The Met Office has said it is 25% likely that Britain will experience its hottest summer on record this year – with a 10% chance that it will be the coolest.
Studied over a three-month period, the June-July-August months are likely to see slightly above average temperatures – with a one in four chance they could topple previous records.
However, the Met Office has stressed that warm temperatures do not necessarily mean sunshine. This was evident in the spring – which is set to be the warmest on record.
The latest 30-day forecast commissioned by the organisation’s forecasters predicts that weather is now expected to settle with many areas still enjoying warm sunshine. The north-west, however, is likely to endure some showers.
A Met Office blog said, “From mid-June to early July, the indications are that the weather will be close to what is climatologically normal for this time of year – giving us a tendency for occasional spells of unsettled weather interspersed with fine and warm spells, much as we have seen recently.”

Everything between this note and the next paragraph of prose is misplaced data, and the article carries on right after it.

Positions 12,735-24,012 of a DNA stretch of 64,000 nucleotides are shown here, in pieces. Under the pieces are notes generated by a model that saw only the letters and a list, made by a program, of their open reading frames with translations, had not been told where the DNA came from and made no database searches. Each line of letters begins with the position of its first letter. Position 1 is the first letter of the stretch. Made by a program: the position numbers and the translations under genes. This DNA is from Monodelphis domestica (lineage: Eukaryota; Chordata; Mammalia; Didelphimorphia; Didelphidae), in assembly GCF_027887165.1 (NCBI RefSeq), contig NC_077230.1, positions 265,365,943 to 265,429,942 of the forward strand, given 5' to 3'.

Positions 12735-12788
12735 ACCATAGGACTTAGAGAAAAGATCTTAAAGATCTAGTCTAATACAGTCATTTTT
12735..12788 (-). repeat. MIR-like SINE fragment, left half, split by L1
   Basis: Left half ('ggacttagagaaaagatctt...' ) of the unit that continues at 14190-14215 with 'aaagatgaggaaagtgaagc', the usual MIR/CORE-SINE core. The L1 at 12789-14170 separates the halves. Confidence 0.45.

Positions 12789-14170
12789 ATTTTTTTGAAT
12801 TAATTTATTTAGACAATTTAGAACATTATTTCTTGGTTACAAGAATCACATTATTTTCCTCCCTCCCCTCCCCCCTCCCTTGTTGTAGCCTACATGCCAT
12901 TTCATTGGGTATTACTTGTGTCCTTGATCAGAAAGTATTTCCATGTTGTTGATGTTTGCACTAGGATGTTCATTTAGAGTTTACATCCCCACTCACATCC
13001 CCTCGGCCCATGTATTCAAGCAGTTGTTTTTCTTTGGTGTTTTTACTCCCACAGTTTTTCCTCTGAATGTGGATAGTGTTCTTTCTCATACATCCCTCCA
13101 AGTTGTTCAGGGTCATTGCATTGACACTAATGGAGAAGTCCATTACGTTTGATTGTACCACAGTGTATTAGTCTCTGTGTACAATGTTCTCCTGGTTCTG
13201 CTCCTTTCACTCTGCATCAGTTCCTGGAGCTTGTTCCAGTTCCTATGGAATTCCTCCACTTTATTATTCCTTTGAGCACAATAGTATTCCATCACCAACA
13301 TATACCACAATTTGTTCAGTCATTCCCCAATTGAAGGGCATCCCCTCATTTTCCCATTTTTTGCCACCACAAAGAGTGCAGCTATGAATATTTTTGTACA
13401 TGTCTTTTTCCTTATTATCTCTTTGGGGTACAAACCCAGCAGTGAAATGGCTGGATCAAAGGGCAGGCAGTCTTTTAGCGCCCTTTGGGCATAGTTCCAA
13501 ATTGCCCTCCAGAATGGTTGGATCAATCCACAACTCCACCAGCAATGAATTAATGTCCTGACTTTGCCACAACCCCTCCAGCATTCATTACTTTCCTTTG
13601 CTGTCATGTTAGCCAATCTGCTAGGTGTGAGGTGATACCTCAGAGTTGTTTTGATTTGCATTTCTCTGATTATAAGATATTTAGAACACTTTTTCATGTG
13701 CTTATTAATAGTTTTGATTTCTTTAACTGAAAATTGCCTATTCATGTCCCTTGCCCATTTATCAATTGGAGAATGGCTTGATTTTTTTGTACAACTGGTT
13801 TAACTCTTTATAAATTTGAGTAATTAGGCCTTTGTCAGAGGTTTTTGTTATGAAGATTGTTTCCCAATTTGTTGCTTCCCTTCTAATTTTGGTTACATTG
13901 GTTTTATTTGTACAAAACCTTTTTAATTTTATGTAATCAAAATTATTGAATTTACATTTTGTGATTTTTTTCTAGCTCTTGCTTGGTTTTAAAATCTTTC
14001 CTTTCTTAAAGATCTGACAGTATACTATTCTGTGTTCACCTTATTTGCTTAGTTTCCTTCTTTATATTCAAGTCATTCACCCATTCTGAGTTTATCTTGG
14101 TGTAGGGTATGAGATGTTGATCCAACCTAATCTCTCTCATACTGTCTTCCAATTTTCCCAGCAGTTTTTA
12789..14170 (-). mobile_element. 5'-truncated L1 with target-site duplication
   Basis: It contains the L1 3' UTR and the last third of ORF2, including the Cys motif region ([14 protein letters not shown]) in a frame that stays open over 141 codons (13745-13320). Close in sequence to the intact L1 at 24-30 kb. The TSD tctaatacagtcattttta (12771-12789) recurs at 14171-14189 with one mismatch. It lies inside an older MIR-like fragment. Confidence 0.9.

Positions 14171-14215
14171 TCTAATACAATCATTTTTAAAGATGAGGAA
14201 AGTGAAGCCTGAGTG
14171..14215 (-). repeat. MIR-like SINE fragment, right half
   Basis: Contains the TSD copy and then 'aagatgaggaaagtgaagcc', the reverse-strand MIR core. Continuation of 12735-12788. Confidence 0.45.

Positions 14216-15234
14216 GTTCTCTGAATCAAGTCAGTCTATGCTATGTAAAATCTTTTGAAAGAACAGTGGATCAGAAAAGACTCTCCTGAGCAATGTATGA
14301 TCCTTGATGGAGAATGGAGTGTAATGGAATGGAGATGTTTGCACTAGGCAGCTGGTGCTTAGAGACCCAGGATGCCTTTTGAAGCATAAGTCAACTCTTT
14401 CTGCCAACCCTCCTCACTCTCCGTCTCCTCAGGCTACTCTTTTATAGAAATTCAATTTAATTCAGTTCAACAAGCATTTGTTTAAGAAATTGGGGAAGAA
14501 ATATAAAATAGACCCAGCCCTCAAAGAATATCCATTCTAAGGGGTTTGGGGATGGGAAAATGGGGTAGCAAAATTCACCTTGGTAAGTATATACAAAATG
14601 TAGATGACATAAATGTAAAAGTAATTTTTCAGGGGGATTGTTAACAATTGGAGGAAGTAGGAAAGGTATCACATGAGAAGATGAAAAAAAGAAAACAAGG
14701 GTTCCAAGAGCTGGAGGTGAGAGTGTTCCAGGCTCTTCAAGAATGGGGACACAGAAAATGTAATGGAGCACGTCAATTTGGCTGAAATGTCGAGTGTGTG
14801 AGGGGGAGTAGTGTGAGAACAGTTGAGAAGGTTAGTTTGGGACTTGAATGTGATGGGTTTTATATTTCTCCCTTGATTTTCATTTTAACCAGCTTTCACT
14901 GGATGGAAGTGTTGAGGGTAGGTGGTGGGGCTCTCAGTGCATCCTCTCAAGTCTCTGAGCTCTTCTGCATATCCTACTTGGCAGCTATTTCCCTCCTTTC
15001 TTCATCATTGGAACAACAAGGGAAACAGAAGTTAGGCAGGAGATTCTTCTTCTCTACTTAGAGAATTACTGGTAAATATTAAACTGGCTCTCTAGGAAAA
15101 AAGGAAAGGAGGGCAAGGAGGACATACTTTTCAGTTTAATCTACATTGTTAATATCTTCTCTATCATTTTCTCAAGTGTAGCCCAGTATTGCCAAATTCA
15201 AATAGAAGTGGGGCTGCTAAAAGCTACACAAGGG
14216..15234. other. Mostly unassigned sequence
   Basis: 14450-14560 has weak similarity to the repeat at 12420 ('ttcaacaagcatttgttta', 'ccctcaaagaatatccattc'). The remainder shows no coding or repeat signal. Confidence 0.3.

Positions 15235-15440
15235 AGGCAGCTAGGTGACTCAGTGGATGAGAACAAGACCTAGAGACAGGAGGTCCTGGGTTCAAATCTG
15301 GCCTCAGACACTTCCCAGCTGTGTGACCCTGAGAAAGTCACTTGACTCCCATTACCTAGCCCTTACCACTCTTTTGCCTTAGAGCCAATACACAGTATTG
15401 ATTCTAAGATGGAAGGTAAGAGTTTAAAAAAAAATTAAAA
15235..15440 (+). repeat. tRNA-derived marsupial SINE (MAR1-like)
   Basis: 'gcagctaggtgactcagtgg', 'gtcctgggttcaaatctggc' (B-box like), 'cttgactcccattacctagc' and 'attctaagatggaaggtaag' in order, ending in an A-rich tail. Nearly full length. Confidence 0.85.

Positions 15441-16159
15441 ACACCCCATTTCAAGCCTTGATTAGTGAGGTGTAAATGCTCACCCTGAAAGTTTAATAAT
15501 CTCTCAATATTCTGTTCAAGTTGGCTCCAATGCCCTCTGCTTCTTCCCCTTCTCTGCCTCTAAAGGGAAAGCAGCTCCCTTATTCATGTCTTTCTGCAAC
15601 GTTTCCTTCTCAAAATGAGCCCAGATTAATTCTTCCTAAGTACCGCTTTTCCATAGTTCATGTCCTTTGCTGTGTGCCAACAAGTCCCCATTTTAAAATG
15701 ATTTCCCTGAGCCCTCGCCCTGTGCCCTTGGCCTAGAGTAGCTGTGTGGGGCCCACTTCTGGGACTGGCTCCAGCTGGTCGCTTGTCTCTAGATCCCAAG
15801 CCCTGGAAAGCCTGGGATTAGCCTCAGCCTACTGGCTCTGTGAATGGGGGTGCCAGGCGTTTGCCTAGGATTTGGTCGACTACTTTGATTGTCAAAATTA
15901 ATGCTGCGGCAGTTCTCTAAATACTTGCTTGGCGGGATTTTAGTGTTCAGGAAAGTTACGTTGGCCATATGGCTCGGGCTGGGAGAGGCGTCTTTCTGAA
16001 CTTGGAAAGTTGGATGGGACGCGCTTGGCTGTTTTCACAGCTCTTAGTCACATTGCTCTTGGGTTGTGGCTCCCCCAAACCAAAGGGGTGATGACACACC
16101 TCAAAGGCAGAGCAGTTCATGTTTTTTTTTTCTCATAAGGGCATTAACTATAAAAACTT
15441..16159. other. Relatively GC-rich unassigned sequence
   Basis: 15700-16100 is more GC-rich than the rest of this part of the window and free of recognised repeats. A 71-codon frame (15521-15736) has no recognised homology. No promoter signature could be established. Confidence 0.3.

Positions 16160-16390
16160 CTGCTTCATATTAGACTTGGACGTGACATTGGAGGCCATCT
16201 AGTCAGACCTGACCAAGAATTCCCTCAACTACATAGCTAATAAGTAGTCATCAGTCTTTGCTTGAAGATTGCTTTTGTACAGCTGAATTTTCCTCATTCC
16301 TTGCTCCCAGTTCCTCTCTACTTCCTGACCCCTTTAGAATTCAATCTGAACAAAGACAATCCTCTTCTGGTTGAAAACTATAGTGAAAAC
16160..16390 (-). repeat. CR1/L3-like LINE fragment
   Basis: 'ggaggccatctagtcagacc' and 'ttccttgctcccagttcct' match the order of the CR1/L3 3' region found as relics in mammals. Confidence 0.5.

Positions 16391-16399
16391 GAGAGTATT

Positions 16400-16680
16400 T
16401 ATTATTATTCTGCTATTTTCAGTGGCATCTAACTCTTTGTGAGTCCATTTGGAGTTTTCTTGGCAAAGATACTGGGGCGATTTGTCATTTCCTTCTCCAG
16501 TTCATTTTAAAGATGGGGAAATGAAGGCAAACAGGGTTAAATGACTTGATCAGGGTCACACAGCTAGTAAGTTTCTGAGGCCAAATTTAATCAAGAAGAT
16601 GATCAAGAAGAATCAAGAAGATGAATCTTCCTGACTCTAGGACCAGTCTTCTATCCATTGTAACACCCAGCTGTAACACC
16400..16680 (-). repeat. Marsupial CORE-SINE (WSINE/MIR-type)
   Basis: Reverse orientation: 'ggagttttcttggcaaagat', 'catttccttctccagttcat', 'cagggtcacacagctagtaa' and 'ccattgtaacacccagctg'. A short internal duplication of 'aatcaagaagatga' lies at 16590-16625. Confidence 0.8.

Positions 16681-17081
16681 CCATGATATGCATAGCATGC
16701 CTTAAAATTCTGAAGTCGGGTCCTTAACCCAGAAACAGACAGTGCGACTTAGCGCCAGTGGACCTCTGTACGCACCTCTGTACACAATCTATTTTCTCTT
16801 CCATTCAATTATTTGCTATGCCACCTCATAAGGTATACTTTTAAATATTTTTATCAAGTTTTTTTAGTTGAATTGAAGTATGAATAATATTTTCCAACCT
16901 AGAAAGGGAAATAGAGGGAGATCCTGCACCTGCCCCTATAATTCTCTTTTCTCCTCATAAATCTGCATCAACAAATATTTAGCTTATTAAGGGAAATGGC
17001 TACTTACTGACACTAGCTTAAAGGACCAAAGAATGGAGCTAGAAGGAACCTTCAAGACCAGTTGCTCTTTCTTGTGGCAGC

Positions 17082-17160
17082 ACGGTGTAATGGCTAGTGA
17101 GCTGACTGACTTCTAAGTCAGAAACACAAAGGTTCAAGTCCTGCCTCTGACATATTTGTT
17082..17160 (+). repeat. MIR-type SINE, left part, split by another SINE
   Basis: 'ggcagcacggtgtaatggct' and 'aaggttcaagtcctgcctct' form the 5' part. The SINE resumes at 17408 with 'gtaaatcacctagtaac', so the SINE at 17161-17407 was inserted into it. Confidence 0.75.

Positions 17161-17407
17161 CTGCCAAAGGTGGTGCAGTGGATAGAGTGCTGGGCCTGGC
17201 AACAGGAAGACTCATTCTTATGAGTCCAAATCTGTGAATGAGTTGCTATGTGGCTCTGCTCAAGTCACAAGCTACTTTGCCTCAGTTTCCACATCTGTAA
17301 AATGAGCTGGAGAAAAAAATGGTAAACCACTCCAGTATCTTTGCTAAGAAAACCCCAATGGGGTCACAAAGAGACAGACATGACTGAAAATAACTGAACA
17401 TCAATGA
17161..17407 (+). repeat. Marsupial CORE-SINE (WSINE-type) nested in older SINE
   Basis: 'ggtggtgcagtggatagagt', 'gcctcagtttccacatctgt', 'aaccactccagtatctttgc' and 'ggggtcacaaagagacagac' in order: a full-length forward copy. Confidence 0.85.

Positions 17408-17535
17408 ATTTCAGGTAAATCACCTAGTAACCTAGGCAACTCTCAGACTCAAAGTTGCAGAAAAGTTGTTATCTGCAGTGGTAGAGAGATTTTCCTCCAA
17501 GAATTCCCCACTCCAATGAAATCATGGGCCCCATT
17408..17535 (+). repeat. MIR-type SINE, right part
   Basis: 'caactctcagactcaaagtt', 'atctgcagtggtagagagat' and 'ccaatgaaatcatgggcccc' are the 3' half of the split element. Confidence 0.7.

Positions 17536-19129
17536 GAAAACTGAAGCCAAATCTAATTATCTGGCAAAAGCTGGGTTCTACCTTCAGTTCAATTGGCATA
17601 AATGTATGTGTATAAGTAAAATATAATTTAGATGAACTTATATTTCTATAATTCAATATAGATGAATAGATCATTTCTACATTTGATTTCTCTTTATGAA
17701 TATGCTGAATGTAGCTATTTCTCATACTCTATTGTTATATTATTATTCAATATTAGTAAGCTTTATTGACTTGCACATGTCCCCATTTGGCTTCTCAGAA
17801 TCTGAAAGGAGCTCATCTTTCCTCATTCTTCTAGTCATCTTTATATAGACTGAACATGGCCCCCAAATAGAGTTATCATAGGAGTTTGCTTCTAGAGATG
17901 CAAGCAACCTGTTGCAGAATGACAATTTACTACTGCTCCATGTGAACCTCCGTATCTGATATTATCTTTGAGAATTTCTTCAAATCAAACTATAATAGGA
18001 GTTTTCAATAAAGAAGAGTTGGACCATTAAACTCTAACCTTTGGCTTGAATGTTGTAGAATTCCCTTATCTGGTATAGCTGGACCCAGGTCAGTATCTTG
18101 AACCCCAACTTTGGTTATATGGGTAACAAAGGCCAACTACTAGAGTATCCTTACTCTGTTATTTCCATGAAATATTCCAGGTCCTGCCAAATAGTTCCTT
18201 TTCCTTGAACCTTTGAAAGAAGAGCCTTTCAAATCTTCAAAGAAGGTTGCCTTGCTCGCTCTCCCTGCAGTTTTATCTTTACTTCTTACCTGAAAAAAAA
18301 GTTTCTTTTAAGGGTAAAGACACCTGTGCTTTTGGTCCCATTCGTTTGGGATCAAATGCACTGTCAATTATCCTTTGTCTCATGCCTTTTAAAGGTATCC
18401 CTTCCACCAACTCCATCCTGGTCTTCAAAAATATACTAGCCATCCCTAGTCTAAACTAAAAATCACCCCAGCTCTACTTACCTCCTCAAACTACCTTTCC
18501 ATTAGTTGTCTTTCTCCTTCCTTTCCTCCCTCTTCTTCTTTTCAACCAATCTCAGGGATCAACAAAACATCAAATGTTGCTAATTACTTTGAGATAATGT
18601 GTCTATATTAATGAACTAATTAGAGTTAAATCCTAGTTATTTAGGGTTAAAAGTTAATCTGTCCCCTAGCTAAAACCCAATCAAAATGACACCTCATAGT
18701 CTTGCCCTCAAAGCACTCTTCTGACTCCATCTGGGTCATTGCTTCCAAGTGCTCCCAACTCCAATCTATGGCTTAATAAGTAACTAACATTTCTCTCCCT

Average temperatures across the day and night have been predicted to be just under 60F (15.25C) – which could make this summer one of the warmest on record. The current record is still the summer of 2006, where the average temperature was 15.78C.
The Met Office is hesitant to broadcast ‘barbeque summers’, as past predictions of heatwaves and record breaking temperatures have been followed by disastrous flooding and downpours.
The organisation issued warnings earlier this year that summer floods will be more common due to climate change. The worst case scenario would see a dramatic rise in flash floods, five times more than in recent studies.
Experts have also warned of other extremities in British weather, from gale-force winds and increasing flooding, as the average temperature warms.
Photo: Gerwin Sturm via Flickr